Photos by @globerman
Just inside the Canadian Museum of History’s new exhibition Death in the Ice: The Mystery of the Franklin Expedition is a large photograph of the man at the centre of the story. An early daguerreotype, the image of Sir John Franklin is grainy and somewhat blurred, his eyes shrouded in dark shadows.
It’s an image of Franklin that fails to reveal all, a fitting portrait in that it’s not unlike his most famous journey: a tenacious nautical mystery that more than 170 years later still clings to its secrets.
Death in the Ice is the most comprehensive exhibition yet about Franklin’s doomed hunt for the last remaining portion of the Northwest Passage, a coveted shortcut for ships trading between Europe and Asia. It was developed by the museum in partnership with Parks Canada and Britain’s National Maritime Museum (where the exhibition was first presented prior to its arrival here) and in collaboration with the Government of Nunavut and the Inuit Heritage Trust. Though planning started before the discovery of Franklin’s two ships, finding the HMS Erebus in September 2014 and the HMS Terror two years later gave the show new currency.
Putting a human face on the story
With the help of more than 200 artifacts, including 25 recovered from the Erebus, as well as maps, audio testimonies, videos, and more, the exhibit tells the story of the expedition from its start to the present day, exploring what we know and the many questions that remain. A big part of that effort involves putting a human face on the story. The names of all of the men are listed and artifacts such as gloves, a shoe and dinner plates all make the point these were lives that were lived and lost.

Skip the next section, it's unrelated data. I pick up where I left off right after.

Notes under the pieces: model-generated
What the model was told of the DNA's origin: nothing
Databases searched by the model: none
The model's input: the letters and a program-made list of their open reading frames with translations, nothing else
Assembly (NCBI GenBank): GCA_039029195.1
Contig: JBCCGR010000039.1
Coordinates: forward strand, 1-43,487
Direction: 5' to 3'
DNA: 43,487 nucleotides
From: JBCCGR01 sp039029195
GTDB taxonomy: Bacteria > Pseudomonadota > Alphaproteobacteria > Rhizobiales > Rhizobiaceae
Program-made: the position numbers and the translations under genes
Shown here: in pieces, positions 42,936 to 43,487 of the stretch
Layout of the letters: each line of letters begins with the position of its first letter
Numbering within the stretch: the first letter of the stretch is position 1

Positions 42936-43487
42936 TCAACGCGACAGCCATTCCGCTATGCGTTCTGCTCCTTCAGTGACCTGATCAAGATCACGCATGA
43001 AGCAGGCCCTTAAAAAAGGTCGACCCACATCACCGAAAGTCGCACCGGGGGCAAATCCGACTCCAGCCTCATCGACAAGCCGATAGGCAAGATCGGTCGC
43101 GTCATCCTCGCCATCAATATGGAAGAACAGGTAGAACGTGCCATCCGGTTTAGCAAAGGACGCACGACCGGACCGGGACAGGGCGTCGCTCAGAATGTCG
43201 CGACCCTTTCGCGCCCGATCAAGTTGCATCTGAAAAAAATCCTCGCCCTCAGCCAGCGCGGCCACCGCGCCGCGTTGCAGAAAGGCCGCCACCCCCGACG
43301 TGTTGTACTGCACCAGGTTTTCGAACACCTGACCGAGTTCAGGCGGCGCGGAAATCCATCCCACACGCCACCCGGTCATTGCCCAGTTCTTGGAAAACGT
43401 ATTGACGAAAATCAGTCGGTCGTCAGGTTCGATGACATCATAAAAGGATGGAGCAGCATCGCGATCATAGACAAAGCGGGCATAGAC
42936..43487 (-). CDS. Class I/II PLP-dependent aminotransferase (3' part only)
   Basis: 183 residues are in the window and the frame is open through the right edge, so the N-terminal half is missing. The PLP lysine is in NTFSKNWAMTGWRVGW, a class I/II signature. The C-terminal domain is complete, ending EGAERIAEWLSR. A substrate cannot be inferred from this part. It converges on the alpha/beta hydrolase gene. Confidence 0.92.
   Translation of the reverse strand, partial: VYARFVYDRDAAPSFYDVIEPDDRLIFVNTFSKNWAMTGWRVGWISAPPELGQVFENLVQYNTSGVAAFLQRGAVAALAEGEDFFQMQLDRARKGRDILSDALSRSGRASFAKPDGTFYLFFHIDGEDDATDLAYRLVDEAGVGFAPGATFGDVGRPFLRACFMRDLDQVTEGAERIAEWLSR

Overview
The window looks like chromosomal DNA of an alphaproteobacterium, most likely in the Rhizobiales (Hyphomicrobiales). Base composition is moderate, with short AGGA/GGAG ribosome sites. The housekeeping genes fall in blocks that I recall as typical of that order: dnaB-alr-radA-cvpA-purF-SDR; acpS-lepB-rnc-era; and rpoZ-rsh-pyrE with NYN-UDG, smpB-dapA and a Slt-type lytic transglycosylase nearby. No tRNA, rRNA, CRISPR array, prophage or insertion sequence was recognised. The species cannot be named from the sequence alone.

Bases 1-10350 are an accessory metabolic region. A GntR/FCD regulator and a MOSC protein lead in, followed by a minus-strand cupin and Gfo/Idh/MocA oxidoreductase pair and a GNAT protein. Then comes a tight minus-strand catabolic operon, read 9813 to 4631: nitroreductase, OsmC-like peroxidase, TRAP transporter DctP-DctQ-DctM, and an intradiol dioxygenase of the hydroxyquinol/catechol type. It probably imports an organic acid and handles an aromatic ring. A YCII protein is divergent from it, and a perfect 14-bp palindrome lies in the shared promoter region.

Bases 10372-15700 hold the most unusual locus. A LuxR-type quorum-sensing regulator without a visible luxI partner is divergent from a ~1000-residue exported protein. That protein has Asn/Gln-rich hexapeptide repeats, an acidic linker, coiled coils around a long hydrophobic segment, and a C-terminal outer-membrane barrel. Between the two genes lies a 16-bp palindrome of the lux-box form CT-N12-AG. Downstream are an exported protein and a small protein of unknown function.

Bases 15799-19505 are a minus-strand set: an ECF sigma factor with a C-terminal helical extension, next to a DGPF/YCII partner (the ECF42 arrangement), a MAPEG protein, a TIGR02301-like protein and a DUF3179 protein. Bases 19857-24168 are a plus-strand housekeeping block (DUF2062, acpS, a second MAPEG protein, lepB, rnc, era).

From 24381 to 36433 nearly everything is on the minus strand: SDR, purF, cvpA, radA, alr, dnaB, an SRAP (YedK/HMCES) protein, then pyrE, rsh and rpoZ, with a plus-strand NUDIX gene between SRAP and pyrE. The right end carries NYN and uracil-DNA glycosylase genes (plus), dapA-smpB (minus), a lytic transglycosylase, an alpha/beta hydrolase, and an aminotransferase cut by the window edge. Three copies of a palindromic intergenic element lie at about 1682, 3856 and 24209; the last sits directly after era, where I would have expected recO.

“They were real human beings,” says Karen Ryan, the exhibition’s curator. “They had names and faces, they wrote letters to their friends and families, they had hopes, and a lot of them died horribly. It’s real.”
When Franklin set sail from England in May 1845, it was the Royal Navy’s largest expedition to the frigid Arctic. It would also be the deadliest; an abject failure in which hardship descended into unspeakable desperation that included cannibalism, and ended with the deaths of every one of the 129 men on board the two vessels.
“They had names and faces, they wrote letters to their friends and families, they had hopes, and a lot of them died horribly. It’s real.”
When nothing was heard from the ships two years after their departure, more than 30 expeditions over the next 33 years ventured into the Arctic to find the men, all without success.
There was, however, a major discovery in 1859. Tucked below a stone cairn on King William Island, searchers found a tin cylinder containing a hand-written message dated April 25, 1848. The Victoria Point Note, as it is known (back in Canada for the first time as part of this exhibition), revealed key information: the ships had been stuck in the ice off the northern tip of the island since September 1846; Franklin had died in June of the following year; and 24 men in all had died with the 105 survivors abandoning the ships April 22, 1848 to trek south to the mainland.